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Policy cost increases per city

Discussion in 'Strategy Forum' started by Thalassicus, Apr 19, 2011.

  1. Thalassicus

    Thalassicus Bytes and Nibblers

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    One possible difference is I went for Economics before Archaeology. I generally don't get new techs until I can fully utilize what that tech provides... so for example if I can't feasibly afford museums yet, I focus on other techs that will benefit me right away. I vary my tech path and policies based on circumstances of the game. I do always beeline to Acoustics in culture games though... to great-engineer the Sistine Chapel, even if it's not a good time to start building opera houses yet.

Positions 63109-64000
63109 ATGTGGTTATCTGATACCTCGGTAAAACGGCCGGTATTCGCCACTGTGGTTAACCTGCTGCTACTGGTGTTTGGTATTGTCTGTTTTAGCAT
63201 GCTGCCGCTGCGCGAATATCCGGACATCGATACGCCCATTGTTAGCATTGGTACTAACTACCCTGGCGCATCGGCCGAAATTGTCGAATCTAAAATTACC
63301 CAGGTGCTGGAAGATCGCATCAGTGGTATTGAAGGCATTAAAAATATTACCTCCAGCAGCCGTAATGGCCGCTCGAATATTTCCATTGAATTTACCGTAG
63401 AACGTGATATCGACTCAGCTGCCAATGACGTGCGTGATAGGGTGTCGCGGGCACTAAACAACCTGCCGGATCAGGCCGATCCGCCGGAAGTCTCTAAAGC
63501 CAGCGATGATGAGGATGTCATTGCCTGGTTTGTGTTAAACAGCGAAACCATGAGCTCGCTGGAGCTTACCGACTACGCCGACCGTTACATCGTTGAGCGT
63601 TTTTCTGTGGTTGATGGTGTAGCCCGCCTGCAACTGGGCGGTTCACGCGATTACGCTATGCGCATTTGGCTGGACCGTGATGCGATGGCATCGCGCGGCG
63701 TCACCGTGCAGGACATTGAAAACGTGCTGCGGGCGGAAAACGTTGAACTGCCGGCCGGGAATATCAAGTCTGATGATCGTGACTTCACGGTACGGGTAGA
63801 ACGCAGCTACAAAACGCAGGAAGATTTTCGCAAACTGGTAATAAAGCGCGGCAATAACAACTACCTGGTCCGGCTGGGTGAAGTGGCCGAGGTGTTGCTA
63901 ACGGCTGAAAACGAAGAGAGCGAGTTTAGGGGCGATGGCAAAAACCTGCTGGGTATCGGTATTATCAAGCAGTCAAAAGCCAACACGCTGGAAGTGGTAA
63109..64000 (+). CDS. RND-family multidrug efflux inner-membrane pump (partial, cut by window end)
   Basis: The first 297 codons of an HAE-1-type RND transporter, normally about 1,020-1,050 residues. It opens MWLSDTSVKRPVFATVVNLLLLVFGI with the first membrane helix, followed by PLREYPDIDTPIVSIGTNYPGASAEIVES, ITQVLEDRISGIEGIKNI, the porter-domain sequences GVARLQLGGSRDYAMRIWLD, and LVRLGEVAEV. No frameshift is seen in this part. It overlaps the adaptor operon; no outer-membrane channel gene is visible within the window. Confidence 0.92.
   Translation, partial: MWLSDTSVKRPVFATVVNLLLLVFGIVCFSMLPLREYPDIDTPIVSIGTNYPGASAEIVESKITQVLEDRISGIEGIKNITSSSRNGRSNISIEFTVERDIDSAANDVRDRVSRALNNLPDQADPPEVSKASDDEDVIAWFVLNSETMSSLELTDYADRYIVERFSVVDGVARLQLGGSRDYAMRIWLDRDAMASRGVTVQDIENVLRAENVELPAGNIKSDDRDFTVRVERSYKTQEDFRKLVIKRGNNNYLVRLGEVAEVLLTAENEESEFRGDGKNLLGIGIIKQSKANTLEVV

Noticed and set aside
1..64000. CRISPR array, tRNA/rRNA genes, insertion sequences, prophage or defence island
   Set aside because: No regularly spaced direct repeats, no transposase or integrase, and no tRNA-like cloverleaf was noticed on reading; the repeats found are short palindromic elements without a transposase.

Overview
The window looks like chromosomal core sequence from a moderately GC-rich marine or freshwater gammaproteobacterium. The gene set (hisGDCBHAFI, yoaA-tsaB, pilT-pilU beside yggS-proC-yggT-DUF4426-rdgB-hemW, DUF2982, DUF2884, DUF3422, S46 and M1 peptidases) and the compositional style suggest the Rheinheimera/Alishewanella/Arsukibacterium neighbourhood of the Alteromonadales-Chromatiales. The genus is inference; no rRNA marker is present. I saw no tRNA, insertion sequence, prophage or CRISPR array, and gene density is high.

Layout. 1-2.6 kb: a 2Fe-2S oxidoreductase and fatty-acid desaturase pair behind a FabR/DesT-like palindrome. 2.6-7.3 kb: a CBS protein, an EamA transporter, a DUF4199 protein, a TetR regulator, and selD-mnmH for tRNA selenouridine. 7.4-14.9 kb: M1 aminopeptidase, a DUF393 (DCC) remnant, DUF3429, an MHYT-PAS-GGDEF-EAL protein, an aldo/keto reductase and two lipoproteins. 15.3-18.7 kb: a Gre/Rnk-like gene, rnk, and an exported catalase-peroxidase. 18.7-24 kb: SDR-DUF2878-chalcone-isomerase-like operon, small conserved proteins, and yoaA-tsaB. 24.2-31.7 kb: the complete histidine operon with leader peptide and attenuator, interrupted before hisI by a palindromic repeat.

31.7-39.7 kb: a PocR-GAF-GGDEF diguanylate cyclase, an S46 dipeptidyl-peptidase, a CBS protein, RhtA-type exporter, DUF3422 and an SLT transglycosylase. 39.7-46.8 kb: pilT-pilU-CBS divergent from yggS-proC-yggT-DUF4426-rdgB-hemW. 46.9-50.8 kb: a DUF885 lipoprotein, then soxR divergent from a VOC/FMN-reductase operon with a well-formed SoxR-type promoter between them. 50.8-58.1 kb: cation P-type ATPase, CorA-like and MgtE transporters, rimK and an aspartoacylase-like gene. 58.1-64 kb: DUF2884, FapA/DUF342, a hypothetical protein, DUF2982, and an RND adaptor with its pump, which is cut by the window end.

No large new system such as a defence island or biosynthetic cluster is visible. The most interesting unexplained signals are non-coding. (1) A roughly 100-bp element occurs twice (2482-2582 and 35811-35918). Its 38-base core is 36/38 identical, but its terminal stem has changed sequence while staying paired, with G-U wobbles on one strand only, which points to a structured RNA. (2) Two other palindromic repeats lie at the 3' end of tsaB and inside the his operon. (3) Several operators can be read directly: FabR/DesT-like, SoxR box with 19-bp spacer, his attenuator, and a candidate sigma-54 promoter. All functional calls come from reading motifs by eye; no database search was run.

I think the number of cities we can get for a culture victory just depends on the map size. The key is how much land we can grab peacefully. I don't think it's possible to expand beyond 6-8 cities on standard/large maps without going to war or leaving ourselves vulnerable to early attack

    My intuition says any warfare is a setback for culture victories (though I haven't analyzed that hunch in detail). Even if we don't have any significant military expenditures, just being at war blocks a potential DoF for 5-20%:c5science: boost. I try to end wars as quickly as possible if there's any hope of signing a DoF later. Some leaders hold a grudge... but I've designed most warmongers to be opportunistic. Just like a smart human conqueror they attack weakness and befriend strength, even allying with enemies if there's a benefit for them (the "enemy of my enemy" situation).


    Copying over some information on policy costs here from the Policies thread...

    I shifted policy costs in v7.0 when I realized I'd made the total cost for victory higher than intended. This is the cumulative base culture required to reach the cultural victory condition: